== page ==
VISITING MISS CAPLES by Elizabeth Cody Kimmel


Age Range: 10 - 12
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What at first appears to be a novel about average middle-schoolers and their tiny traumas reaches more depth as an

intergenerational study of likenesses and differences, standing up for oneself, and righting past wrongs.

The rising action hinges on the advent of a class project in which eighth graders are asked to read to elderly shut-ins. As

can be expected, the reading goes badly at first. Jenna shares with best friend Liv that Miss Caples, the woman she reads to,

won’t speak a word; she just fixes her blue eyes and stares. Diverting, intermittent short chapters marked "Elspeth" provide

a break in the action, offering an alternate point-of-view inside the mind and thoughts of the old woman herself. As the novel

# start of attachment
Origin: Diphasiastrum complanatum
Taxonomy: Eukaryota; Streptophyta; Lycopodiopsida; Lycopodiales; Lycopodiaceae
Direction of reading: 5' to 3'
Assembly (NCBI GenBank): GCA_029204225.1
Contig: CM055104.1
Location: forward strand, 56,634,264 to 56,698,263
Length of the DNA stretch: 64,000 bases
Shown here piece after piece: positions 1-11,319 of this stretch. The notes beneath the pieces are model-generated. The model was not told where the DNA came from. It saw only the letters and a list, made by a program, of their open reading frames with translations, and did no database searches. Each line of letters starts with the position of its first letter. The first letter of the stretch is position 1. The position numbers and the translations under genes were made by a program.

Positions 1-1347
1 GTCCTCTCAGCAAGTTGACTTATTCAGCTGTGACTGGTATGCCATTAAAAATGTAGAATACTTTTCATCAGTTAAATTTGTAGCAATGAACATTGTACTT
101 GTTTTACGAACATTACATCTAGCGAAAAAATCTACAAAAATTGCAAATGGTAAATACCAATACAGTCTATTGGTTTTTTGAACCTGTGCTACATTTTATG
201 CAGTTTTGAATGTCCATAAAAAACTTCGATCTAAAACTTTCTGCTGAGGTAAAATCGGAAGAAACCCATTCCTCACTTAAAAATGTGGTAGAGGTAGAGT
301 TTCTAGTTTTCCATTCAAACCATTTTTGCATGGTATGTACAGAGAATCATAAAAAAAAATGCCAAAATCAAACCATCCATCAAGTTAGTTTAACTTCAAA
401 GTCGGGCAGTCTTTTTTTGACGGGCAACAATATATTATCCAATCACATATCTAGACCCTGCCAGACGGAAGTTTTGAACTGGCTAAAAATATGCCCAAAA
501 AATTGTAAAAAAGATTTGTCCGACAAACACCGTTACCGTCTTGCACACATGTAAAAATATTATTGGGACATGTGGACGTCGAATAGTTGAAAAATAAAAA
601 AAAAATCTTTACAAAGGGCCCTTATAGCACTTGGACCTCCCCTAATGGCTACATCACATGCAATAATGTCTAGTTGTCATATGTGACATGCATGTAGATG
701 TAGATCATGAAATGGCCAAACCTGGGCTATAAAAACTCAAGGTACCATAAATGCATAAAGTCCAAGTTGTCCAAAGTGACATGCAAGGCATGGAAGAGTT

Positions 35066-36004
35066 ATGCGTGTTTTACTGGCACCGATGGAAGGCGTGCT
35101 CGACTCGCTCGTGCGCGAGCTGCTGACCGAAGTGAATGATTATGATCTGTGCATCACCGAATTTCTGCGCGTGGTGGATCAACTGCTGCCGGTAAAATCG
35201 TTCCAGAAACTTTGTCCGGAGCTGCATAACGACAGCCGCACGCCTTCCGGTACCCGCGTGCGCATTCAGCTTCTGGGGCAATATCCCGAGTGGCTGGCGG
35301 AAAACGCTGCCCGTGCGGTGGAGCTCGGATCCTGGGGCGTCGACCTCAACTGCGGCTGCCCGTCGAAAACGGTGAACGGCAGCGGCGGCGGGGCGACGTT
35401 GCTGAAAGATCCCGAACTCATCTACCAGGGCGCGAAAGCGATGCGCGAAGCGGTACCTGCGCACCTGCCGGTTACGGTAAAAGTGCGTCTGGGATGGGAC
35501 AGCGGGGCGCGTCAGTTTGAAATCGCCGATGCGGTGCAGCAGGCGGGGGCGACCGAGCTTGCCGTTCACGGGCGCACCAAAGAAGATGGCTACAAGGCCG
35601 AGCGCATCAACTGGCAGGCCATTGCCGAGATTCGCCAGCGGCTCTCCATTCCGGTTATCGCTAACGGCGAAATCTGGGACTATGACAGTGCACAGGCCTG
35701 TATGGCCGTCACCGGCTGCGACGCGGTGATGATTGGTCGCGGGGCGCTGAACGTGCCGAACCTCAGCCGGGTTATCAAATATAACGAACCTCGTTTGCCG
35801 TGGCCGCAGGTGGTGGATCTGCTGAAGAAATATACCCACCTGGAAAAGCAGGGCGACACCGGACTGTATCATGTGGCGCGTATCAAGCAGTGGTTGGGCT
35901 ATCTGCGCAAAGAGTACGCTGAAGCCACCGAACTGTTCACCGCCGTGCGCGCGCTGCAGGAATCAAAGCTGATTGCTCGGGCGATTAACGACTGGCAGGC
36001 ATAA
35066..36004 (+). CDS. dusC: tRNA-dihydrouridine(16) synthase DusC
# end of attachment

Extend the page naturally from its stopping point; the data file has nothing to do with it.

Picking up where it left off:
unfolds, Miss Caples’s story is revealed, sparked by a gallery of old photographs on the walls, and the parallels between the

young girl and the elderly woman are effectively drawn. A subplot about the opposition by classmates Alec and Jane to frog

dissection, brings out the best in Jenna and the worst in Liv, painfully alienating the main character from her long-time best

friend. The exigency becomes tantamount to Jenna’s growing, empathic friendship with Miss Caples, as well as critical in her

own route to self-discovery. A few inviting coincidences do more than tie up loose ends in both character’s stories; they grant

hope and healing for young and old. A worthwhile effort inspired by a scene from To Kill a Mockingbird. (Fiction. 10-12)

Pub Date: April 1st, 2000
ISBN: 0-8037-2502-7
Page count: 176pp
Publisher: Dial
Review Posted Online:
Kirkus Reviews Issue: Feb. 15th, 2000


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